This following railcar is seen hanging over the edge of the track and about to negotiate a tunnel. You can see the tunnel exit at the right of the picture and an air shaft just to the left of the tunnel opening.

As we neared the station, this was the view from the railcar - the most unique part of our day was nearing an end.

Nearing the end of the cog railway ride

We took this photo of Patty as proof that we did ride the steepest cog railway in the world..

Patty with proof Patty on the Reuss River

Now it was back to Lucerne and the Reuss River, which ran out of the lake, through locks and a canal to other lakes in the region - we were used to rivers running into lakes, not out of them. Here we see Patty on the Reuss separating the city of Lucerne.

Chapel Bridge

One side of Lucerne is the old city and one the new side - of course new, being in the 13th century, is a relative term. The Kapellbrücke (literally, Chapel Bridge) is a covered wooden footbridge rebuilt in the 17th century, spanning the River Reuss diagonally and connecting the old part of the city with the newer part. It is the oldest covered bridge and the oldest truss bridge in Europe. The connection between the two sides of the city was necessary to move men and equipment if the city was attacked from the lake side.

Jesuit Church Cathedral

The Jesuit Church Cathedral is located near the Chapel Bridge on the Reuss River.

No trip to Lucerne would be complete if we didn't stop at the Lion Monument, an homage to the 1000 Swiss Guards who lost their lifes protecting French King Louis XVI in 1792. Built into the side of a stone mountain face, the setting in a park is very moving.

Lion MonumentOur river boat Tialfi

Arriving back in Basel, we were taken directly to our Viking River Cruise boat, the Tialfi.

The three floors this side of the entry way are sleeping quarters, while the space the far side of the entrance is for crew, the dining room, and the lounge on the 3rd floor - yes, the first floor seems like it is almost under water. We were on the 2nd floor and were still just a couple of feet above the water line. The 4th floor is the roof and it is for open air cruising plus where the captain's wheelhouse is located.

Early morning leaving Basal on the Rhine

Night was quickly coming on as we left Basel. On our first night, the boat entered Germany - almost as soon as we left the city - and we went through four locks, only the first of which were we awake to directly experience. There were a total of 11 locks we passed through on our way from Basel to Amsterdam seven days later.

Patty navigating a lock

Here we see the boat starting to exit the first lock, the water having already been lowered, and we also see Patty celebrating going through the lock. Patty could touch the bottom of the gate wall as we passed underneath it.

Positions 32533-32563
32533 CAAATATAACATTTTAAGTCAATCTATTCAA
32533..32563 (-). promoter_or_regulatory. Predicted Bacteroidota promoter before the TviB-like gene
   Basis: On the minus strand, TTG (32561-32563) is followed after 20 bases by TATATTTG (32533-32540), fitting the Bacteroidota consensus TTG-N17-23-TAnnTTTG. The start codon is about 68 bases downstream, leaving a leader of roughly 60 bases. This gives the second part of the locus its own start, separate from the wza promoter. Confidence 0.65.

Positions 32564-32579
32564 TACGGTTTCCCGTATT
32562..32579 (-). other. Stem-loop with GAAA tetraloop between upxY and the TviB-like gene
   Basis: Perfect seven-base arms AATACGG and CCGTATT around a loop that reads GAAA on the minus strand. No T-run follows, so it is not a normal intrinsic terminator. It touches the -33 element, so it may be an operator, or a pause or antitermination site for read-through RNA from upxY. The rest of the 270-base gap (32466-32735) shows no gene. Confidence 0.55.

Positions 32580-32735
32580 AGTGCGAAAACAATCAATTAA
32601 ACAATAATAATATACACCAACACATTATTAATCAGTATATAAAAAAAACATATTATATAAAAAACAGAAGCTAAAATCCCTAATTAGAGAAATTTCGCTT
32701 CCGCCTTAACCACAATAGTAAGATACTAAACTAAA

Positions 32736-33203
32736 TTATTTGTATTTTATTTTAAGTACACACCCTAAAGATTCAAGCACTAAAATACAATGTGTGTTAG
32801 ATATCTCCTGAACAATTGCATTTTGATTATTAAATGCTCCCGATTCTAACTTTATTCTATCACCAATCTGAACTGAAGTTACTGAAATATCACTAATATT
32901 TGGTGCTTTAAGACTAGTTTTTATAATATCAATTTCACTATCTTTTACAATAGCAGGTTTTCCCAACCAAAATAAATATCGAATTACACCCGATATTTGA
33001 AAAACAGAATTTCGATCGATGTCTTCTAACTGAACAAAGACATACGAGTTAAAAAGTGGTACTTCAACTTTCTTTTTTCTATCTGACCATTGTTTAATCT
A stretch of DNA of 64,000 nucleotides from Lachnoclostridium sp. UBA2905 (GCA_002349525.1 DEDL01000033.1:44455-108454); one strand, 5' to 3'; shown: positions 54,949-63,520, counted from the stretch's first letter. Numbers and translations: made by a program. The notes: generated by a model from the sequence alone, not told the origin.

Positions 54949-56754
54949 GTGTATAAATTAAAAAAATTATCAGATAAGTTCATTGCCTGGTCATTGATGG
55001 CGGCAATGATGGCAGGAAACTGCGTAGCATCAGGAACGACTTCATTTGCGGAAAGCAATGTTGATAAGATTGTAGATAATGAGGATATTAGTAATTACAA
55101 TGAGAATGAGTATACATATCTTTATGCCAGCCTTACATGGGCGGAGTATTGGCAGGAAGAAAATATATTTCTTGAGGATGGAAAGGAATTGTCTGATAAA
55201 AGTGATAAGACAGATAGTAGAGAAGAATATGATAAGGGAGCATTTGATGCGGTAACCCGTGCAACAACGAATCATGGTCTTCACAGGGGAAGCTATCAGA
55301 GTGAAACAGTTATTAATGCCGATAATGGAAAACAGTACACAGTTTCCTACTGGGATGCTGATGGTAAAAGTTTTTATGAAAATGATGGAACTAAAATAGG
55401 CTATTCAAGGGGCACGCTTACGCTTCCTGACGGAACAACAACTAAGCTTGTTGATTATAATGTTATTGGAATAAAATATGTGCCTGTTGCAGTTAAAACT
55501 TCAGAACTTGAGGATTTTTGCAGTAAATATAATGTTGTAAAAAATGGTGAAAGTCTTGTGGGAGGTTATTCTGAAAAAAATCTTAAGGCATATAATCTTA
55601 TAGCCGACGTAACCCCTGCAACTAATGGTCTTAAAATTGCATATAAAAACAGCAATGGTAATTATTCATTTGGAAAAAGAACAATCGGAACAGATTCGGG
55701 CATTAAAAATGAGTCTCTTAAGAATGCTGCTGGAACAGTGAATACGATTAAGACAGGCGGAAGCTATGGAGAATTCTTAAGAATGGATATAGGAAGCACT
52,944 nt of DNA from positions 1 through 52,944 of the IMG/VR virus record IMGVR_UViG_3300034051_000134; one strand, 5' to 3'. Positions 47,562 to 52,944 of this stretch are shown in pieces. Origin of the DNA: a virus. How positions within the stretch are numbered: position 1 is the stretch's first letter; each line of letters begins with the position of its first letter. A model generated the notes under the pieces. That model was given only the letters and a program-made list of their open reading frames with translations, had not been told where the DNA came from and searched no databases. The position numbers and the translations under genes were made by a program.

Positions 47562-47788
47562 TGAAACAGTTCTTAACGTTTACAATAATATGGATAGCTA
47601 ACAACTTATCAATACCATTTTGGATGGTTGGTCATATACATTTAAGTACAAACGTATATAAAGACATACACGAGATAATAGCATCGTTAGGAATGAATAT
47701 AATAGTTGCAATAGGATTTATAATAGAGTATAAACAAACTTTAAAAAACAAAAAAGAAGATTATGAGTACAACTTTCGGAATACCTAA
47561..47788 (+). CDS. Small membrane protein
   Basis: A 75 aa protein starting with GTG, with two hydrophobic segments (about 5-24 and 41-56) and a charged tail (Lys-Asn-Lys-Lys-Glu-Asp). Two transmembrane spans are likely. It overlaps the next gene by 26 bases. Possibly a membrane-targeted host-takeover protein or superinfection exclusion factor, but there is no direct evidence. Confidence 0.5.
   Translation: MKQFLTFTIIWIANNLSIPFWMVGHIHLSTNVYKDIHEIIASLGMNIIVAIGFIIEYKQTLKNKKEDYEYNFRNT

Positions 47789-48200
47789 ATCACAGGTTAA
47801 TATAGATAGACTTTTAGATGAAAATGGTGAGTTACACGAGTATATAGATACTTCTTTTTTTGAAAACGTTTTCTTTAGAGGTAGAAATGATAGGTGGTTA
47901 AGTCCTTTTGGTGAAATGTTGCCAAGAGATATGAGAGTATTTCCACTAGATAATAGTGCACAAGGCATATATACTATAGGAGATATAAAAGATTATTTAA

How does the Captain's wheelhouse make it through a lock that barely clears the people on deck? Why it simply drops into the top deck - that's how! The Captain can navigate the boat through the locks by means of controls located on either side of the boat - shown here to the left of Patty and the other passengers during a later tour of the wheelhouse.

the movable Captain's wheelhouse

Breisach, Germany, the Black Forest, and Colmar, France

Patty in our cabin bedSwans swimming just below our window

Sunday we awoke in Breisach to Swans swimming outside our bedroom window, less than a yard away. Ahhh! What a pleasant way to wake up.

Hofgut Sternen hotelAfter breakfast in the dining room, we set off for a tour of the Black Forest part of Germany. Our tour took us through the rolling countryside leading into the Black Forest - so named because the trees are so thick the sunlight has a hard time working through to the ground. We traveled over route 294 and down 500 to reach the Hofgut Sternen hotel, where Patty went to see a cuckoo clock demonstration...

Cuckoo clock demonstration

 ...and Craig went hiking to a waterfall on the Ravenna creek. During this hike he passed under the Ravenna Bridge, constructed in 1885, and used for railway traffic ever since. It was partially destroyed by retreating German troops near the end of WWII and repaired in 1948.

Ravenna Bridge from villageRavenna BridgeCraig on the way up the trailComing back down the trail

Craig & Patty met up again to witness the making of a Black Forest Cake - of course each did sample a piece - fantastic. Note that the cake was cut before the final decorations were applied - the cake cutter is in front of the baker as he worked.